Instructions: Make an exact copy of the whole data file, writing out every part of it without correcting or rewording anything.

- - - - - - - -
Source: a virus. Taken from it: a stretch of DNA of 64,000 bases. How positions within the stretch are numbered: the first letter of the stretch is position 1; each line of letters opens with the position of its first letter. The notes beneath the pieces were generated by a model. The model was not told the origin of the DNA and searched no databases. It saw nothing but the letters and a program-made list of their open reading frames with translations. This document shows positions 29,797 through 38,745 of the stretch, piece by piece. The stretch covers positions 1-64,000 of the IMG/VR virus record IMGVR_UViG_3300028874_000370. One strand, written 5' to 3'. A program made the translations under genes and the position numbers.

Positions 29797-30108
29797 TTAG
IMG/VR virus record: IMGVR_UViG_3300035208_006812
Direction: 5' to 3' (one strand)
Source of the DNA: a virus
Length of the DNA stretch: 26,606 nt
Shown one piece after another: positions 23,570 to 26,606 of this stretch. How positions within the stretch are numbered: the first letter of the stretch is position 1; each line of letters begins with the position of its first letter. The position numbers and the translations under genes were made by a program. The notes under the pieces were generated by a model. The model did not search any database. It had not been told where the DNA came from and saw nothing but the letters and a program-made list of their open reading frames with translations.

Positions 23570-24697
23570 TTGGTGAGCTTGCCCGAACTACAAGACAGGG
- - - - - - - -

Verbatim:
Source: a virus. Taken from it: a stretch of DNA of 64,000 bases. How positions within the stretch are numbered: the first letter of the stretch is position 1; each line of letters opens with the position of its first letter. The notes beneath the pieces were generated by a model. The model was not told the origin of the DNA and searched no databases. It saw nothing but the letters and a program-made list of their open reading frames with translations. This document shows positions 29,797 through 38,745 of the stretch, piece by piece. The stretch covers positions 1-64,000 of the IMG/VR virus record IMGVR_UViG_3300028874_000370. One strand, written 5' to 3'. A program made the translations under genes and the position numbers.

Positions 29797-30108
29797 TTAG
IMG/VR virus record: IMGVR_UViG_3300035208_006812
Direction: 5' to 3' (one strand)
Source of the DNA: a virus
Length of the DNA stretch: 26,606 nt
Shown one piece after another: positions 23,570 to 26,606 of this stretch. How positions within the stretch are numbered: the first letter of the stretch is position 1; each line of letters begins with the position of its first letter. The position numbers and the translations under genes were made by a program. The notes under the pieces were generated by a model. The model did not search any database. It had not been told where the DNA came from and saw nothing but the letters and a program-made list of their open reading frames with translations.

Positions 23570-24697
23570 TTGGTGAGCTTGCCCGAACTACAAGACAGGG